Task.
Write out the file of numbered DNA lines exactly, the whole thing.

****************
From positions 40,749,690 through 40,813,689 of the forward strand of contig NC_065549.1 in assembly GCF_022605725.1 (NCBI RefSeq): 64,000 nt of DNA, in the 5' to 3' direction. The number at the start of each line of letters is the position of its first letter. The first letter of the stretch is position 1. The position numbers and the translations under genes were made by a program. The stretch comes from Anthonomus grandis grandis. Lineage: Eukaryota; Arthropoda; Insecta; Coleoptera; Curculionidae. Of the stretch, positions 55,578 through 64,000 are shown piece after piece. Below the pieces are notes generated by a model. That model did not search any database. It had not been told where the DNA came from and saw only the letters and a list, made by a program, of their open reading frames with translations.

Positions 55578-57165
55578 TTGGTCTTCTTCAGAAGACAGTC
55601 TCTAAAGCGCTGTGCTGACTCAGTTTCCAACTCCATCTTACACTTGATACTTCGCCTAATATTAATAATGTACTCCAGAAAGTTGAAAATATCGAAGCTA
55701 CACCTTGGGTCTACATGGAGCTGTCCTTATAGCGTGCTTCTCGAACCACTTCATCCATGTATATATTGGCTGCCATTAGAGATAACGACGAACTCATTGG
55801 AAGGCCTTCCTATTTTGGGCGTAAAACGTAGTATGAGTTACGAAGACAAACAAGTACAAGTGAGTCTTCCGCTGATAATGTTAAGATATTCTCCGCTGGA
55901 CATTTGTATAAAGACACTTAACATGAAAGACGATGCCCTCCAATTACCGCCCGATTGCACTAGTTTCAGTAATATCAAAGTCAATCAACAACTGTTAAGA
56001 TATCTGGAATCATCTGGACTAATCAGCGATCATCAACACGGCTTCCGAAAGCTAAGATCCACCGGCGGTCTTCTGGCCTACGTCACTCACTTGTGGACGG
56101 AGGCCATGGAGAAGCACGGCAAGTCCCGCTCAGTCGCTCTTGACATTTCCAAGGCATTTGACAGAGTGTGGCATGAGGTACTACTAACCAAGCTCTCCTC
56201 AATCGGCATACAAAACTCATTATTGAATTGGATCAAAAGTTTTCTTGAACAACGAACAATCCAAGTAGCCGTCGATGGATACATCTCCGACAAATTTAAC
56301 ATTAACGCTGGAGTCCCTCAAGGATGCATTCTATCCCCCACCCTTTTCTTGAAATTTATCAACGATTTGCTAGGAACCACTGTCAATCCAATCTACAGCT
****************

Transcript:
From positions 40,749,690 through 40,813,689 of the forward strand of contig NC_065549.1 in assembly GCF_022605725.1 (NCBI RefSeq): 64,000 nt of DNA, in the 5' to 3' direction. The number at the start of each line of letters is the position of its first letter. The first letter of the stretch is position 1. The position numbers and the translations under genes were made by a program. The stretch comes from Anthonomus grandis grandis. Lineage: Eukaryota; Arthropoda; Insecta; Coleoptera; Curculionidae. Of the stretch, positions 55,578 through 64,000 are shown piece after piece. Below the pieces are notes generated by a model. That model did not search any database. It had not been told where the DNA came from and saw only the letters and a list, made by a program, of their open reading frames with translations.

Positions 55578-57165
55578 TTGGTCTTCTTCAGAAGACAGTC
55601 TCTAAAGCGCTGTGCTGACTCAGTTTCCAACTCCATCTTACACTTGATACTTCGCCTAATATTAATAATGTACTCCAGAAAGTTGAAAATATCGAAGCTA
55701 CACCTTGGGTCTACATGGAGCTGTCCTTATAGCGTGCTTCTCGAACCACTTCATCCATGTATATATTGGCTGCCATTAGAGATAACGACGAACTCATTGG
55801 AAGGCCTTCCTATTTTGGGCGTAAAACGTAGTATGAGTTACGAAGACAAACAAGTACAAGTGAGTCTTCCGCTGATAATGTTAAGATATTCTCCGCTGGA
55901 CATTTGTATAAAGACACTTAACATGAAAGACGATGCCCTCCAATTACCGCCCGATTGCACTAGTTTCAGTAATATCAAAGTCAATCAACAACTGTTAAGA
56001 TATCTGGAATCATCTGGACTAATCAGCGATCATCAACACGGCTTCCGAAAGCTAAGATCCACCGGCGGTCTTCTGGCCTACGTCACTCACTTGTGGACGG
56101 AGGCCATGGAGAAGCACGGCAAGTCCCGCTCAGTCGCTCTTGACATTTCCAAGGCATTTGACAGAGTGTGGCATGAGGTACTACTAACCAAGCTCTCCTC
56201 AATCGGCATACAAAACTCATTATTGAATTGGATCAAAAGTTTTCTTGAACAACGAACAATCCAAGTAGCCGTCGATGGATACATCTCCGACAAATTTAAC
56301 ATTAACGCTGGAGTCCCTCAAGGATGCATTCTATCCCCCACCCTTTTCTTGAAATTTATCAACGATTTGCTAGGAACCACTGTCAATCCAATCTACAGCT